Industry experts have touted telehealth as a tool to improve healthcare access and quality, adding that the practice could save as much as $4.8 billion in annual healthcare spending. But while using technology to replace the in-person visit has gained credibility and reimbursement opportunities, it's also faced some challenges.
The Senate has a chance to change that on Tuesday, when it is scheduled to vote on the ECHO Act, legislation aimed at better integrating Project ECHO, the pioneering telehealth model developed by the University of New Mexico, and other “distance health” models into health systems nationwide.
The ECHO Act, introduced in April by Sens. Orrin Hatch (R-Utah) and Brian Schatz (D-Hawaii), would also boost federal research into the use of telehealth and into its potential to expand and improve healthcare. The law would require those findings to be published and HHS to issue recommendations based on them, as well as a toolkit of best practices for implementing telehealth models.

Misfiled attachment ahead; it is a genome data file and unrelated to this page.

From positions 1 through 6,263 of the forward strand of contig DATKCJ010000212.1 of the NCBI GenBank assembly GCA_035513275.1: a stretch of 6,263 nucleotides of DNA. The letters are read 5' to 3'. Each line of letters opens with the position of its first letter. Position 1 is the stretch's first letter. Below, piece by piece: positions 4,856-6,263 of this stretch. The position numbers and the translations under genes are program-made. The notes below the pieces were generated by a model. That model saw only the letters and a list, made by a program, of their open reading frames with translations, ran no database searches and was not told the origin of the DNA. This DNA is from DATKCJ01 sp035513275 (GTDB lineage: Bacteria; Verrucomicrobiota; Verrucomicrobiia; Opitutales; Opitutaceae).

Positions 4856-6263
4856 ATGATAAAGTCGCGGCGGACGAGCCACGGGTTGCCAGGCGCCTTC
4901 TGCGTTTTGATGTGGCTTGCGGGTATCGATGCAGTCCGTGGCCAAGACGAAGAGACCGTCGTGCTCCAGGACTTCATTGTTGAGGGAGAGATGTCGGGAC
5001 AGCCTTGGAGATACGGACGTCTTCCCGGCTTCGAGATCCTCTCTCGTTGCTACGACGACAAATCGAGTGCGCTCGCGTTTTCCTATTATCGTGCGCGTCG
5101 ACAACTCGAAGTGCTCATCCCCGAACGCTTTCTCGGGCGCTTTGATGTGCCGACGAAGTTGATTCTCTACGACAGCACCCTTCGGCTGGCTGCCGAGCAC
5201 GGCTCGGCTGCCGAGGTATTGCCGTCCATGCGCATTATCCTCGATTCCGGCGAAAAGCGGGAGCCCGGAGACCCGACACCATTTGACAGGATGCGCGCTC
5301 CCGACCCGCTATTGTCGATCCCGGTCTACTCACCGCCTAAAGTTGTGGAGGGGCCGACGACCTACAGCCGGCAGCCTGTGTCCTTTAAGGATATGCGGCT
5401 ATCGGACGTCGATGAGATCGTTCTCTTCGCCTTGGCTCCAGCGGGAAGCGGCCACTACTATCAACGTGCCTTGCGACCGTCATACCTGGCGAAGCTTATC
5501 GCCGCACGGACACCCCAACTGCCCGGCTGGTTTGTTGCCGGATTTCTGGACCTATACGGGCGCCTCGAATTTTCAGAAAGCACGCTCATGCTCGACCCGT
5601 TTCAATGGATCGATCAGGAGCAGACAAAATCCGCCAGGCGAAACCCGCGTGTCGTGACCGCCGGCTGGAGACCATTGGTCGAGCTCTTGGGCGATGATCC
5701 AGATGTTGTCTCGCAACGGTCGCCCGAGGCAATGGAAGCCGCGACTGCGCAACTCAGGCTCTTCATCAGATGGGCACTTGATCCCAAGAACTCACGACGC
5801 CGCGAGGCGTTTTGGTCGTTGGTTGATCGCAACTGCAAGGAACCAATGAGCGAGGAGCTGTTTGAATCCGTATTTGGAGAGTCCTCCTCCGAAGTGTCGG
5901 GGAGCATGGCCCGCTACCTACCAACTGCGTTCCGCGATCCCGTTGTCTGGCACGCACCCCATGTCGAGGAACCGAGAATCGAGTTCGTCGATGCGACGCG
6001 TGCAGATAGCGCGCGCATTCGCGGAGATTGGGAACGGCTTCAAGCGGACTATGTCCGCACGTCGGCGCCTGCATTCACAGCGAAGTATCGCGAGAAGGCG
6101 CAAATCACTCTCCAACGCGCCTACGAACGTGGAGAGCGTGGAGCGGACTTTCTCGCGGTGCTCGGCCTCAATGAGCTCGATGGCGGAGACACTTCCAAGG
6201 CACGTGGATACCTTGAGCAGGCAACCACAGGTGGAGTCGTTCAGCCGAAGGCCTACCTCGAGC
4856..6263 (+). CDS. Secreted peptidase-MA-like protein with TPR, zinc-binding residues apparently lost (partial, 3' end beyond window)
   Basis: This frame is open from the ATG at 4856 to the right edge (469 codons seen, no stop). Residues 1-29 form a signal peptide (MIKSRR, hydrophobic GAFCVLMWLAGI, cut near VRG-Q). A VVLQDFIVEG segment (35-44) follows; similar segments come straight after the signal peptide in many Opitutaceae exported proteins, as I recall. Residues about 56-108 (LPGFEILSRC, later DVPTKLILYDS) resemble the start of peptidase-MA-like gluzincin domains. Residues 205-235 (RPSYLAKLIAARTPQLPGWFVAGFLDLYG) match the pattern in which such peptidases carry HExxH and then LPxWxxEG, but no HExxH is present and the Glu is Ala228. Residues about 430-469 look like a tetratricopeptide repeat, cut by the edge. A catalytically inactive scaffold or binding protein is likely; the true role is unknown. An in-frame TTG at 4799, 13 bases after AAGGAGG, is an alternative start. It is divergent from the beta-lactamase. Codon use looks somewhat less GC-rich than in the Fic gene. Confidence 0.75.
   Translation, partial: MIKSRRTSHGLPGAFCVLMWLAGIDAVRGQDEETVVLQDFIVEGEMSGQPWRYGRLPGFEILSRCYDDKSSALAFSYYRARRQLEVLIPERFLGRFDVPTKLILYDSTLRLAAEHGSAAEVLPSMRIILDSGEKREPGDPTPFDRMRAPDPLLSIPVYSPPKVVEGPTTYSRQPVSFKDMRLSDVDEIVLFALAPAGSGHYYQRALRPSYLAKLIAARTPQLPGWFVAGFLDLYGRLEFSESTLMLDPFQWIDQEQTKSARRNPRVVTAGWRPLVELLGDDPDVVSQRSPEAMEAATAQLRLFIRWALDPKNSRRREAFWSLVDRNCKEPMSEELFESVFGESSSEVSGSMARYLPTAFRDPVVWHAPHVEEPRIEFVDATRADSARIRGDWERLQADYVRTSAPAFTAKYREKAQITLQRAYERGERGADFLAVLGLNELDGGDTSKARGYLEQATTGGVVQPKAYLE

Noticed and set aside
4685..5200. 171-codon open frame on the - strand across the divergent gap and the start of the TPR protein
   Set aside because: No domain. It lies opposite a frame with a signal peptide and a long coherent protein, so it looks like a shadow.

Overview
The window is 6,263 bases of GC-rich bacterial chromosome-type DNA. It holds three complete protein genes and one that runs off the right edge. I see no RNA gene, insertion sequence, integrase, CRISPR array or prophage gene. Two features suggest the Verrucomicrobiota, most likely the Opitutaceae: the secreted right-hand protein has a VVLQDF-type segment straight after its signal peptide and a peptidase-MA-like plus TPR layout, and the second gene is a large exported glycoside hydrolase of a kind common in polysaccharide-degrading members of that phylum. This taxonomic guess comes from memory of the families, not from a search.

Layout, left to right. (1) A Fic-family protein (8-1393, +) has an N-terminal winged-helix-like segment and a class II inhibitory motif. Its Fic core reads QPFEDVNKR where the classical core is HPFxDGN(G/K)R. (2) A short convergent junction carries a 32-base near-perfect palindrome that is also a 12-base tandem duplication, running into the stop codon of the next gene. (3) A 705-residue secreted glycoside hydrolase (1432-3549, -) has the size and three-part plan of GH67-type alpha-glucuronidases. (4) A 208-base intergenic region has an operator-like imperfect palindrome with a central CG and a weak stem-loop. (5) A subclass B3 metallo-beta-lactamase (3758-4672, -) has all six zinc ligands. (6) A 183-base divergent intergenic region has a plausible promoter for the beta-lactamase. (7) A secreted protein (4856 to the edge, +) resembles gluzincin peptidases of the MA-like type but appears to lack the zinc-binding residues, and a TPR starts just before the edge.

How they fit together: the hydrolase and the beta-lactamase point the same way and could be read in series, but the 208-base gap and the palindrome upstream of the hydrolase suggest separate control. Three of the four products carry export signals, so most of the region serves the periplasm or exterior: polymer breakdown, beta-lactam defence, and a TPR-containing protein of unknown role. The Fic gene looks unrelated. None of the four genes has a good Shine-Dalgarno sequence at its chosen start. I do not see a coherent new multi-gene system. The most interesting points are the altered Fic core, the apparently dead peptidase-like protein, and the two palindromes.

Many providers and policymakers say that telehealth could bridge serious gaps in the U.S. healthcare system. It can improve care for rural populations and others in healthcare deserts—20% of Americans live in areas with shortages of healthcare providers—by making such care more timely and giving them access to specialists.
Others contend that consultation by phone or video chat is not the same as an in-person exam and should not be paid for as such. Overall, state and federal telehealth legislation and regulations vary widely, as does reimbursement for services.